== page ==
The Finns are known to have the highest sperm counts in the world and appear to have escaped the falling sperm counts and abnormalities of the reproductive tract which are being reported from the rest of Europe. These have been linked with chemicals, such as the phthalates at the centre of the baby milk row, which mimic the female hormone oestrogen.
However, the new study speculates that the "Finnish exception" to falling sperm rates may be due to lower rates of maternal smoking in Finland compared with the rest of Europe.
The study by Dr Michael Joffe, a senior lecturer in public health at Imperial College, London, is significant because it assessed how long it took couples to get pregnant as a measure of fertility, rather than sperm counts or motility which are difficult to compare.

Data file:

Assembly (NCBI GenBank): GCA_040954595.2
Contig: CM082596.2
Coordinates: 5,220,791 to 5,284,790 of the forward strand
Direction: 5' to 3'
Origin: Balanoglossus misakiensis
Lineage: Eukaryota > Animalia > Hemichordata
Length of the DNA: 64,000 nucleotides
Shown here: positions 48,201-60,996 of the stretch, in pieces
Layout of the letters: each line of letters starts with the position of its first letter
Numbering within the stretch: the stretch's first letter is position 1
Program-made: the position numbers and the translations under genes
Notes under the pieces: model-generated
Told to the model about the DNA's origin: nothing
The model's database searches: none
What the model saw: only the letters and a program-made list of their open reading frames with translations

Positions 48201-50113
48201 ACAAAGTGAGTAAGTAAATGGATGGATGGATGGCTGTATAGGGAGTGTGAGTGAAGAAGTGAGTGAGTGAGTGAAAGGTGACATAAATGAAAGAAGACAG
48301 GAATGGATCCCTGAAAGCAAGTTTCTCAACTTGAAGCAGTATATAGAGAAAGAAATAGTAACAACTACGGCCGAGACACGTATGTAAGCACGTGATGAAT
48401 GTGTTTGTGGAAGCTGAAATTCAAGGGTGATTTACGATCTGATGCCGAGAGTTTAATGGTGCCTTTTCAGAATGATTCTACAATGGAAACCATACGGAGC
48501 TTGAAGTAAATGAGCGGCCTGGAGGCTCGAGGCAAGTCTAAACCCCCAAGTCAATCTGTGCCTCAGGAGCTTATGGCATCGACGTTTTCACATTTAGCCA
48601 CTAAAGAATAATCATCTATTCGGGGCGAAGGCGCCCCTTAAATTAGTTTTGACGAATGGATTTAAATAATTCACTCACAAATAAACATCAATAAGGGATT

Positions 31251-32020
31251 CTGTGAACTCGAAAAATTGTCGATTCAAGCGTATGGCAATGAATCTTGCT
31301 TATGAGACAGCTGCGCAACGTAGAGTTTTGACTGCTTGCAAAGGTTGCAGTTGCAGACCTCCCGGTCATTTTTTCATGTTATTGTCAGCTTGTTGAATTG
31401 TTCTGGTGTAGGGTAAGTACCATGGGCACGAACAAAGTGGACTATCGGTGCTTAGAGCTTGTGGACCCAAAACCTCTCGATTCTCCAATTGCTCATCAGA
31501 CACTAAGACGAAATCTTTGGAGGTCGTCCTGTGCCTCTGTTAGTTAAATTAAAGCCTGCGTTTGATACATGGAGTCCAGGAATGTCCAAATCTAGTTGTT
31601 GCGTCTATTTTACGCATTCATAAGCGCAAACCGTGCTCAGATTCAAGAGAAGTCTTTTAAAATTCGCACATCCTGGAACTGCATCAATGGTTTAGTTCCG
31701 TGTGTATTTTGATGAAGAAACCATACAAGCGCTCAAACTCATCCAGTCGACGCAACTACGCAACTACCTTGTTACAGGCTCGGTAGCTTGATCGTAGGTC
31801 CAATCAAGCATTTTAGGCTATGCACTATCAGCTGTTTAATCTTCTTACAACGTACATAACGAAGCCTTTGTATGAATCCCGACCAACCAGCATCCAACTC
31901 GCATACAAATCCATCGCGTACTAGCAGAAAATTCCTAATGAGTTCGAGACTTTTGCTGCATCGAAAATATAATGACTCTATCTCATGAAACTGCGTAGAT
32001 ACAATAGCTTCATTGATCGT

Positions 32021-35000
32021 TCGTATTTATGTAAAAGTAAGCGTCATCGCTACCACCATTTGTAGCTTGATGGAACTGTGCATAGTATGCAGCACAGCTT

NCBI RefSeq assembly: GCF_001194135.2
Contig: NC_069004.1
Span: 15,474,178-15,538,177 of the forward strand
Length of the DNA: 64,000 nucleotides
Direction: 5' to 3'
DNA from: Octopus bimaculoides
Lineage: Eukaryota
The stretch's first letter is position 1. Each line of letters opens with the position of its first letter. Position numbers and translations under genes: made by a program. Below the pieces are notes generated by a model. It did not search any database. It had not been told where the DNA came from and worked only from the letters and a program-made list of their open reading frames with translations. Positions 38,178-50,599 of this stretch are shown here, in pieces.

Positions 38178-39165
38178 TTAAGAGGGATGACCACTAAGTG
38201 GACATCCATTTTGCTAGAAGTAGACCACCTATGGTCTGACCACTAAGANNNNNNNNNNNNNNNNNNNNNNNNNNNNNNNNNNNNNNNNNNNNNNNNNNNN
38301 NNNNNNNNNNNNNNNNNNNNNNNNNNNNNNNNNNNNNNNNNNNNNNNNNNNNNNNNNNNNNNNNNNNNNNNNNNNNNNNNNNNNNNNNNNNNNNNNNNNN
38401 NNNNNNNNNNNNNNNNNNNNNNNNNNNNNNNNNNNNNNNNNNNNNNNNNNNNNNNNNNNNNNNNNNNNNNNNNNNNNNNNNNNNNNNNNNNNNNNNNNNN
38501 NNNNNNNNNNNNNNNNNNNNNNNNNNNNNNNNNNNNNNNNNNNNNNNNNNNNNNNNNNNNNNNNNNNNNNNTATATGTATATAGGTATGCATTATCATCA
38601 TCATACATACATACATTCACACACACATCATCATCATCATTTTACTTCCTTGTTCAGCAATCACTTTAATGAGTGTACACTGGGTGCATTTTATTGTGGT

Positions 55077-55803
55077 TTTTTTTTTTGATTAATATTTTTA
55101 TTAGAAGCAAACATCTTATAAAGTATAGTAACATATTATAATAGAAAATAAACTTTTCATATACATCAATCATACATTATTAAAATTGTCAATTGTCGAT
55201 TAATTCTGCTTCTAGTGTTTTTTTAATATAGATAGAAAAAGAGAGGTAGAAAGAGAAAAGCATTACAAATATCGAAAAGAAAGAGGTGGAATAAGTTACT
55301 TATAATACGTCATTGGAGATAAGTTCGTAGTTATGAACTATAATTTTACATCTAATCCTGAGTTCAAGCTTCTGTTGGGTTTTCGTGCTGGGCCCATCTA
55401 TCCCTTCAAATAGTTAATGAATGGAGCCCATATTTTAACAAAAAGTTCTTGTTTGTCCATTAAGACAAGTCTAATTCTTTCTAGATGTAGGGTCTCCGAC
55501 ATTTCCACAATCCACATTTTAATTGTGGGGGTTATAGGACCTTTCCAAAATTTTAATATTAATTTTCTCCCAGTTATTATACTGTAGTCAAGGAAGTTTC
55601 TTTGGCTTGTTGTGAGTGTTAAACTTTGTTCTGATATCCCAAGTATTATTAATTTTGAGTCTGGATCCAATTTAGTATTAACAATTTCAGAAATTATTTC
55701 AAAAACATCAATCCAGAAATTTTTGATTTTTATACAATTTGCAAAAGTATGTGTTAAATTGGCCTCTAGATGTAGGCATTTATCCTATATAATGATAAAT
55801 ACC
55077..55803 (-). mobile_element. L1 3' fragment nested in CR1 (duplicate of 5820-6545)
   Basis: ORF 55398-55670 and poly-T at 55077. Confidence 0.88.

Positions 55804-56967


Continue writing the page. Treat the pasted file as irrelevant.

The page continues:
"It is the first time that someone has shown a change in fertility as well as a change in sperm quality," Dr Joffe said yesterday.
To test the hypothesis that Finnish males are more fertile than British males, Dr Joffe compared "time to pregnancy" data from two different studies in each country carried out between the early 1980s and 1991.
According to a report in tomorrow's issue of the Lancet, fertility was statistically significantly greater in Finland than Britain. Dr Joffe concludes: "The previously reported difference in sperm counts between Finland and elsewhere in north-west Europe is probably not artefactual, suggesting that the reported worldwide decline in semen quality is also real."
Dr Joffe said more research was needed to establish the reasons for the differences in male fertility between Finland and the rest of Europe.Reuse content